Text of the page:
The contentious issues of extension of GST compensation mechanism for states and a highest 28 per cent tax rate on online gaming, casinos and horse racing is slated for discussion at the second day of the GST Council meeting here.
On the first day, the 47th GST Council chaired by Union Finance Minister Nirmala Sitharaman and comprising state counterparts, decided to tweak tax rates of some goods and services, including bringing pre-packed and labelled food items under the tax net to check evasion.
Besides, a host of procedural and legal changes, including monthly GST return form, and mechanisms for dealing with high-risk taxpayers were also discussed.
The Day-2 will see deliberations on more vexed issues like compensation to states beyond June 2022, and a Group of Ministers (GoM) report on 28 per cent tax on online gaming, casinos and horse racing.
While suggesting a uniform tax rate and valuation method for these activists, the Group of Ministers, headed by Meghalaya Chief Minister Conrad Sangma, said for the purpose of levy of GST, no distinction should be made in these activities merely on the ground that an activity is a game of skill or of chance or both.
The GoM has recommended that online gaming should be taxed at full value of the consideration, including contest entry fee paid by the player on participating in the game.
In case of race courses, the GoM has suggested that GST be levied on the full value of bets pooled in the totalisators and placed with the bookmakers.
In casinos, GoM recommended that the tax would be levied on the full face value of the chips/coins purchased from the casino by a player. No further GST would apply on the value of bets placed in each round of betting, including those placed with winnings in previous rounds.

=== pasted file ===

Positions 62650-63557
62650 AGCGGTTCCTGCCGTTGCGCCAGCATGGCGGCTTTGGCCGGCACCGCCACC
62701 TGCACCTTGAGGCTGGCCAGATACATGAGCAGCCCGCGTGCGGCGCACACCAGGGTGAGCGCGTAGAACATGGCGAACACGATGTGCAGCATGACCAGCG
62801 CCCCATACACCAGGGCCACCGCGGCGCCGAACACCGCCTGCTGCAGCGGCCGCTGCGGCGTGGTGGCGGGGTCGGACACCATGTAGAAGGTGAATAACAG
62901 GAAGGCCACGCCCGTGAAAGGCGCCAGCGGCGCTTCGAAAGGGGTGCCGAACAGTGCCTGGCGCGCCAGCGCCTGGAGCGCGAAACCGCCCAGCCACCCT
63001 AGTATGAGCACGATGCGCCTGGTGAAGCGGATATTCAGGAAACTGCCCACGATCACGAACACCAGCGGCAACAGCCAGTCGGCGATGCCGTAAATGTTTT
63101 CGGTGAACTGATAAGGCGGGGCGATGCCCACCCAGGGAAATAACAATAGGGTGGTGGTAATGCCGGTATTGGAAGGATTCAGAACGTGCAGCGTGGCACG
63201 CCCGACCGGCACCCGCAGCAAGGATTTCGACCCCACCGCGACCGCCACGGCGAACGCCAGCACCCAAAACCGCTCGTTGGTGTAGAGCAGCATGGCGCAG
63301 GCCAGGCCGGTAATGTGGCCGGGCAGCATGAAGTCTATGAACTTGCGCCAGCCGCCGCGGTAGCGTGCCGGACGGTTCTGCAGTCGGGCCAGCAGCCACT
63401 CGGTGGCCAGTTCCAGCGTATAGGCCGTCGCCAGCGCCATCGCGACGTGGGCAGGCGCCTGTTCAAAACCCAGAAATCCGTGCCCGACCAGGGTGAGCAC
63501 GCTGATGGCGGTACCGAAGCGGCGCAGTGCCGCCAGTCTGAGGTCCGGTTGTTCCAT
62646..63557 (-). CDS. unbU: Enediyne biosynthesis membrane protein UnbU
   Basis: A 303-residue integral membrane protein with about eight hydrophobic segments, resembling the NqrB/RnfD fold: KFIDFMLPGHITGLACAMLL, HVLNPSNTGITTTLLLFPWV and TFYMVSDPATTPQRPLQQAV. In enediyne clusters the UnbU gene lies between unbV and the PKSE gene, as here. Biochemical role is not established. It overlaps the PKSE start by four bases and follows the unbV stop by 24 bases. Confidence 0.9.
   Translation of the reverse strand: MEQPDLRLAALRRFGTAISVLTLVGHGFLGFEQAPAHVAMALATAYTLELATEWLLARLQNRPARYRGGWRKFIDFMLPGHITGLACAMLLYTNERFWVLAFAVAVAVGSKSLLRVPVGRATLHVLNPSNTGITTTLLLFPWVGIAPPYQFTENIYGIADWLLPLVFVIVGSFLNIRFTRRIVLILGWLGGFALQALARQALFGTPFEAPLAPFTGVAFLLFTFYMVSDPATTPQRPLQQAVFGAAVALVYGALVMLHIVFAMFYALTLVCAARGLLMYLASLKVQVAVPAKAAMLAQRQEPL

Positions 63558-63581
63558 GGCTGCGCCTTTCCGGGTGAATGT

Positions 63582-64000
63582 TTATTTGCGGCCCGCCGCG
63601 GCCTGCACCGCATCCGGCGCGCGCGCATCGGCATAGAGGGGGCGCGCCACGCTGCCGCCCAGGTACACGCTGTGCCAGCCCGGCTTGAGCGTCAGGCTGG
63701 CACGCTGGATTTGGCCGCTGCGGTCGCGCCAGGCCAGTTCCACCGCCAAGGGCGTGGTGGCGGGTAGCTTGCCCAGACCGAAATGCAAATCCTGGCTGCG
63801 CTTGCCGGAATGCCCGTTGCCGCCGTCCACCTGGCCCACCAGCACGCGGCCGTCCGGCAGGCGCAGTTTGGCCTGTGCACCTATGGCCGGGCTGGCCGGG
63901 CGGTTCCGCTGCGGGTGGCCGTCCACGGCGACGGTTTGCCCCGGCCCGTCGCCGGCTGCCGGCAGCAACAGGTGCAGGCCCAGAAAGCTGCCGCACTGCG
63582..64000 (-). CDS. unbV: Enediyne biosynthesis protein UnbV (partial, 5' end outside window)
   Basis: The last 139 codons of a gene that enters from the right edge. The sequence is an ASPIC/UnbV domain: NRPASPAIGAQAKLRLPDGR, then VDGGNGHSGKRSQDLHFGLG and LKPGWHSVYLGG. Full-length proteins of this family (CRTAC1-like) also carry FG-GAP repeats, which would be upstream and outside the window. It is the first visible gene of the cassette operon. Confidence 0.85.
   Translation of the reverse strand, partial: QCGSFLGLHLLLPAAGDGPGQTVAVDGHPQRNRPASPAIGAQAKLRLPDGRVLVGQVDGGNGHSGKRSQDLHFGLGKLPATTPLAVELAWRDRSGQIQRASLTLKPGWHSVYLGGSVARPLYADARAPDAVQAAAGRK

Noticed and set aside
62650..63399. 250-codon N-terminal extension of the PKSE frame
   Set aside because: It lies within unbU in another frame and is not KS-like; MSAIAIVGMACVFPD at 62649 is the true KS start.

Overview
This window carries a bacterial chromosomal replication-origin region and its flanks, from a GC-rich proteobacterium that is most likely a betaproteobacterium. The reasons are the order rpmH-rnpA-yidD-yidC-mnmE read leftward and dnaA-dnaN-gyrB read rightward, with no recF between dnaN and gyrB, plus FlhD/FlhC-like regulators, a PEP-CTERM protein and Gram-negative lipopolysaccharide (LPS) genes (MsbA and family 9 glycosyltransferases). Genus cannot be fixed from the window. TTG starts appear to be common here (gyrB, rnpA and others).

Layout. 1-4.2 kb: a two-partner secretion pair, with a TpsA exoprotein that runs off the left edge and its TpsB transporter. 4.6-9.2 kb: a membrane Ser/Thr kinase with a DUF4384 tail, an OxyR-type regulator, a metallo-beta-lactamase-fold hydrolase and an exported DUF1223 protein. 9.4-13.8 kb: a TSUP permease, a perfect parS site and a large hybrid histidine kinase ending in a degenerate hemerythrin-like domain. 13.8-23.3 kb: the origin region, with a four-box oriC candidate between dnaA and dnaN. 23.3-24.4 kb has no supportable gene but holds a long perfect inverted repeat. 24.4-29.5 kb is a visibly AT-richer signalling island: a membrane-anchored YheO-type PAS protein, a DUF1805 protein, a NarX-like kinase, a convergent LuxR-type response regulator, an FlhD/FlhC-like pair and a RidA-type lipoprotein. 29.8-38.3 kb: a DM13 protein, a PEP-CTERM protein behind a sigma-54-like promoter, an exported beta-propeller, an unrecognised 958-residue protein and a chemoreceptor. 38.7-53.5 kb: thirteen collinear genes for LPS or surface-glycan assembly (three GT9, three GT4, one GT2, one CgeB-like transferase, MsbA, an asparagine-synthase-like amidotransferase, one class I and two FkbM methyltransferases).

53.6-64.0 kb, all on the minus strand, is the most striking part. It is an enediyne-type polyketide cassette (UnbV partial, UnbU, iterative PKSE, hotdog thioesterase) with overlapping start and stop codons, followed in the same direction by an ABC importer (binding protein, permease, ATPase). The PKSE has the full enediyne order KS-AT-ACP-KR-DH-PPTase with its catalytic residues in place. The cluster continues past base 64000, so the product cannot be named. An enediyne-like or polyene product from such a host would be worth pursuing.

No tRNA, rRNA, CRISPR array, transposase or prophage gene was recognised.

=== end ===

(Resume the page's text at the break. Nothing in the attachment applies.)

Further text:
With regard to discussion on the demand for an extension of compensation paid to states for revenue lost from their taxes such as sales tax (VAT) being subsumed into a national GST, beyond June 2022, opposition-ruled states have already pitched for taking a decision based on consensus in the Council.
When GST was rolled out, states were promised compensation for revenue loss till June 2022. The compensation amount was raised from levying a cess in luxury, demerit and sin goods over and above the 28 per cent tax.
Non-BJP ruled states such as Chhattisgarh want the compensation regime to be extended by 5 years or the share of states in the GST revenues be increased to 70-80 per cent from the current 50 per cent.
Kerala too wants that the compensation mechanism be extended to make good the losses suffered due to GST rollout.
As per data on revenue growth collated for the Council meeting, only five out of 31 states/UTs — Arunachal Pradesh, Manipur, Mizoram, Nagaland, Sikkim — registered a revenue growth higher than the protected revenue rate for states under GST in financial year 2021-22.
Puducherry, Punjab, Uttarakhand and Himachal Pradesh have recorded the highest revenue gap between the protected revenue and post-settlement gross state GST revenue in 2021-22.
Though states’ protected revenue has been growing at 14 per cent compounded growth, the cess collection did not increase in the same proportion, COVID-19 further increased the gap between protected revenue and the actual revenue receipt including reduction in cess collection.
In order to meet the resource gap of the states due to short release of compensation, the Centre borrowed and released Rs 1.1 lakh crore in 2020-21 and Rs 1.59 lakh crore in 2021-22 as back-to-back loans to meet a part of the shortfall in cess collection.
The Centre, last week, notified extension of the compensation cess, levied on luxury and demerit goods, till March 2026, to repay borrowing that were done in 2020-21 and 2021-22 to compensate states for GST revenue loss.